The Charlson Comorbidity Index (CCI) is a weighted prognostic index based on the number and severity of 19 comorbid conditions . It was computed by the research team for the purpose of this study based on medical history in the medical records and diagnoses listed at admission. The medical conditions are weighted 1–6 with total scores ranging from 0–37. It was developed originally to predict 1-year mortality of internal medicine patients. Data abstracted from the medical record were used to compute the score. We have coded the score into four categories 0, 1, 2 and ≥ 3.
Comparison of data sources
Pre-admission and on-admission functional status obtained from the interview was compared with results extracted from the medical notes. Cohen's kappa coefficient κ was computed to measure the level of agreement between the sources of data. Excellent agreement beyond chance is indicated by κ values above 0.75, 0.40 through 0.75 represent fair to good agreement and values below 0.40 indicate poor agreement . Using data from the patient or proxy interviews as the reference standard , we computed the sensitivity, specificity, negative and positive agreement values. Since we cannot assume non-documentation to be equivalent to functional independence , we have excluded cases with missing documentation when comparing between data sources.
Development of hospital mortality prediction models
Katz et al. suggested that functional abilities are lost in the opposite order to which they were gained during childhood (first, feeding and transfer; later toileting and dressing; last bathing) . Therefore, in the prediction of mortality, we have defined “ADL impairment” as needing physical assistance in transferring rather than as impairment in one of the seven basic care skills. Due to the hierarchy of impairment in basic ADLs, the latter measure would have categorised patients requiring assistance in bathing as functionally impaired, which may not sufficiently discriminate the survivors from those who died.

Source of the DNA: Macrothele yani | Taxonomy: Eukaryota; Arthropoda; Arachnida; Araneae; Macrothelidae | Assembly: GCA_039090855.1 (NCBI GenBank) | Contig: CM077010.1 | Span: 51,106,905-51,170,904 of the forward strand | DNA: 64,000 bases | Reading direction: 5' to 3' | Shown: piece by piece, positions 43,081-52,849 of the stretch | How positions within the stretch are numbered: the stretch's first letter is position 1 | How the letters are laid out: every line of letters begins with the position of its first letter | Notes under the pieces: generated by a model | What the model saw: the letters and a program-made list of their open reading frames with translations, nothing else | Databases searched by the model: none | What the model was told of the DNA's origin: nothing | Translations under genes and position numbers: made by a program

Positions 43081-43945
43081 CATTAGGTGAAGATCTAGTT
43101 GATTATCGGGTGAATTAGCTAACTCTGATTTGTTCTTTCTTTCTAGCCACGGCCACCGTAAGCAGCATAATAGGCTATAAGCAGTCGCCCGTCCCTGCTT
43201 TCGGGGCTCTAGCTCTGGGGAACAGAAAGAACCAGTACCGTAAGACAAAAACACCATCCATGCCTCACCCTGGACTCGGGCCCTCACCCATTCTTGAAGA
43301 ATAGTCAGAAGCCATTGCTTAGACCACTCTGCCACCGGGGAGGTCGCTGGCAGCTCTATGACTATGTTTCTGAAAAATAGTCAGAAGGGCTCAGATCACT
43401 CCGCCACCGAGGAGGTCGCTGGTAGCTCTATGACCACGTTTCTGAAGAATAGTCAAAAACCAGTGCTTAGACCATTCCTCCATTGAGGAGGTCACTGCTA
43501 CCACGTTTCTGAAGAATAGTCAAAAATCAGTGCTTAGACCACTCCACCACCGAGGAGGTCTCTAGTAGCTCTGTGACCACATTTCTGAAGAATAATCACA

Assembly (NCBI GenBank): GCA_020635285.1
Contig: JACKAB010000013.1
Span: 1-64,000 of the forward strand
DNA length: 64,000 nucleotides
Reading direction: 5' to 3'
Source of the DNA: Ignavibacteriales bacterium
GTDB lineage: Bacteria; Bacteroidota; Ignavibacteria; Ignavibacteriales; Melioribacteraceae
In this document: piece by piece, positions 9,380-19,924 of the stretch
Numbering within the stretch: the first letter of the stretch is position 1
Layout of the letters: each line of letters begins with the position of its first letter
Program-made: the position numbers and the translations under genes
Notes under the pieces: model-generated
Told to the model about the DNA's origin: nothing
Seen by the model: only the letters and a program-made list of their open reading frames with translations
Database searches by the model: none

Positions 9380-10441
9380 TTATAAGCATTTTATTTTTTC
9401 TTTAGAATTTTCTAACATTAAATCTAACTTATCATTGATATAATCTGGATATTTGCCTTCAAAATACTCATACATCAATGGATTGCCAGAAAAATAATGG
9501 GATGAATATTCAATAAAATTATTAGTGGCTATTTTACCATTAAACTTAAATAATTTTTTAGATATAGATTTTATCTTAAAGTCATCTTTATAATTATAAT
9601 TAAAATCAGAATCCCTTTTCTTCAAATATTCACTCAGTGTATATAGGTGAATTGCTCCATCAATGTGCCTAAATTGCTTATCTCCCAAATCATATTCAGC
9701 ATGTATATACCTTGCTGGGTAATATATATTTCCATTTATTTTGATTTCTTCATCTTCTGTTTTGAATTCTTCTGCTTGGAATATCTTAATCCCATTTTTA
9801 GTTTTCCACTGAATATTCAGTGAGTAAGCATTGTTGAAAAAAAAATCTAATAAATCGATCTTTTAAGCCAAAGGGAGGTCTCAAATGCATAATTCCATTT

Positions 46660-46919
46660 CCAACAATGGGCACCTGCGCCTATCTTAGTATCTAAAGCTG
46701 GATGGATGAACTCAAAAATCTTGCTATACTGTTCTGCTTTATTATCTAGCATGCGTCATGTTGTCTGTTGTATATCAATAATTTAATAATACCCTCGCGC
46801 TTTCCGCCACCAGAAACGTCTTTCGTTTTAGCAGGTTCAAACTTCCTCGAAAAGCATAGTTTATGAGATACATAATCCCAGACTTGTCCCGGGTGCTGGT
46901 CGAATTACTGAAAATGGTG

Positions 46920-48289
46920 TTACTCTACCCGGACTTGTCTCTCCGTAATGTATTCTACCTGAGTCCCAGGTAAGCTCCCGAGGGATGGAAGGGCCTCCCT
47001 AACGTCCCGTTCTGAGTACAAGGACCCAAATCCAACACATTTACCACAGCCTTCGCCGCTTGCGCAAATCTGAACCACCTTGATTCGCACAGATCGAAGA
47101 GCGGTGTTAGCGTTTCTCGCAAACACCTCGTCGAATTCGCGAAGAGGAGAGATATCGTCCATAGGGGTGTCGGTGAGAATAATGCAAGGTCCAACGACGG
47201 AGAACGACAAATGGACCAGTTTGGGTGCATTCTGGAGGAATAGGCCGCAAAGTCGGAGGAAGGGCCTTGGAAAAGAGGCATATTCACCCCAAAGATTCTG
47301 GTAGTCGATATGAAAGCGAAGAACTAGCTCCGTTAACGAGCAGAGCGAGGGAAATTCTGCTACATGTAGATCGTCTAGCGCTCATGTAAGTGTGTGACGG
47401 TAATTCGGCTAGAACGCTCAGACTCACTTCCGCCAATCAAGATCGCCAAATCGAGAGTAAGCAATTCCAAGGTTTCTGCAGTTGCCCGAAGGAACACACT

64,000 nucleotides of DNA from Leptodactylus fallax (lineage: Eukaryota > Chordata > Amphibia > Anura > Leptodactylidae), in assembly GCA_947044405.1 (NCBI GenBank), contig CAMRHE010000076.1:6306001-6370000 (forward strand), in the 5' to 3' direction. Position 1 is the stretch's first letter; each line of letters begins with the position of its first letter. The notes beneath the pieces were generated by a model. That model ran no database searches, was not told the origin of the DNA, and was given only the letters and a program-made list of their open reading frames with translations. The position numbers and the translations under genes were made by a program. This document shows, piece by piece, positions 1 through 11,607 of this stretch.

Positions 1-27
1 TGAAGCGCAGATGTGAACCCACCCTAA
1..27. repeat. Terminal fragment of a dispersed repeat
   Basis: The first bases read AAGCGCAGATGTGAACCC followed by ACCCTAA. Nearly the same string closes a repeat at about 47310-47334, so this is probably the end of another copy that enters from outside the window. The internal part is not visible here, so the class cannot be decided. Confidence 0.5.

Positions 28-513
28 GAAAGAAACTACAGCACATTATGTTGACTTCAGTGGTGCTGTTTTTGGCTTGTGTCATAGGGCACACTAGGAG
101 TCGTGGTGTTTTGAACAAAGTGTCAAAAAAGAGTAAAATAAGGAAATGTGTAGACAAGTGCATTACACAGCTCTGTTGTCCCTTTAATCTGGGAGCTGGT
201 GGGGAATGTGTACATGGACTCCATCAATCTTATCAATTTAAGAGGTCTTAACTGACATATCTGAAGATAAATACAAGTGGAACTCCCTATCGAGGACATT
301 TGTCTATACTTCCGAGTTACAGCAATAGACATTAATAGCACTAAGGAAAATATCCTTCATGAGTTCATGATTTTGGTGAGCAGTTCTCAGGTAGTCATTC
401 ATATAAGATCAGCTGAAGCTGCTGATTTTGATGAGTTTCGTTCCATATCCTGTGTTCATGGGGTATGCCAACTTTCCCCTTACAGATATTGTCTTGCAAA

Bivariate analyses were conducted to examine the relationship between inpatient mortality and each variable including pre- and on-admission functional status drawn from the medical records and from the patient interviews. We used the Chi-square test or the Kruskal-Wallis test to assess differences among or between groups. Variables statistically significant at P < 0.25 were selected for possible inclusion in multivariable logistic regression models to predict hospital mortality. We chose P = 0.25 as the threshold for including variables in the multivariable model because this has been suggested elsewhere as an appropriate threshold .
The following four functional status variables were included in separate multivariable logistic regression models: “pre-admission ADL impairment” based on interview, “pre-admission ADL impairment” based on medical records, “on-admission ADL impairment” based on interview and “on-admission ADL impairment” based on medical records. For missing pre- and on-admission functional status data in the medical records, the median value adjusted for mortality and diagnosis, was used.
We adopted a model selection method that combines bootstrap resampling with automated variable selection methods . Since the use of automated variable selection methods with logistic regression has been found to result in the identification of nonreproducible models, this approach allowed us to determine with greater confidence that a variable is indeed an independent predictor from its empirical distribution . Our model selection method was based upon drawing 1000 repeated bootstrap samples (the Stata userwritten “swboot” command) from the original dataset. Within each bootstrap sample, backwards elimination was applied with removal criteria set at P < 0.10. For each variable, the proportion of bootstrap samples in which that variable was identified as an independent predictor of the outcome is determined. Variables that were significant in at least 60% of the bootstrap samples were included in the model . Results were considered significant at P < 0.05.
The area under the receiver operating characteristic curve (AUC) or the c-statistic was used to evaluate the discriminatory power of the different predictive models . Paired comparisons of the AUC based on different sources of data were conducted using the Hanley and McNeil method . The Hosmer-Lemeshow test was used to examine the models’ goodness of fit . The different models were ranked according to the Akaike's information criterion (AIC), with the one having the lowest AIC being the best. Analyses of the data were performed using STATA version 9.2 (Stata Corp, College Station, Texas).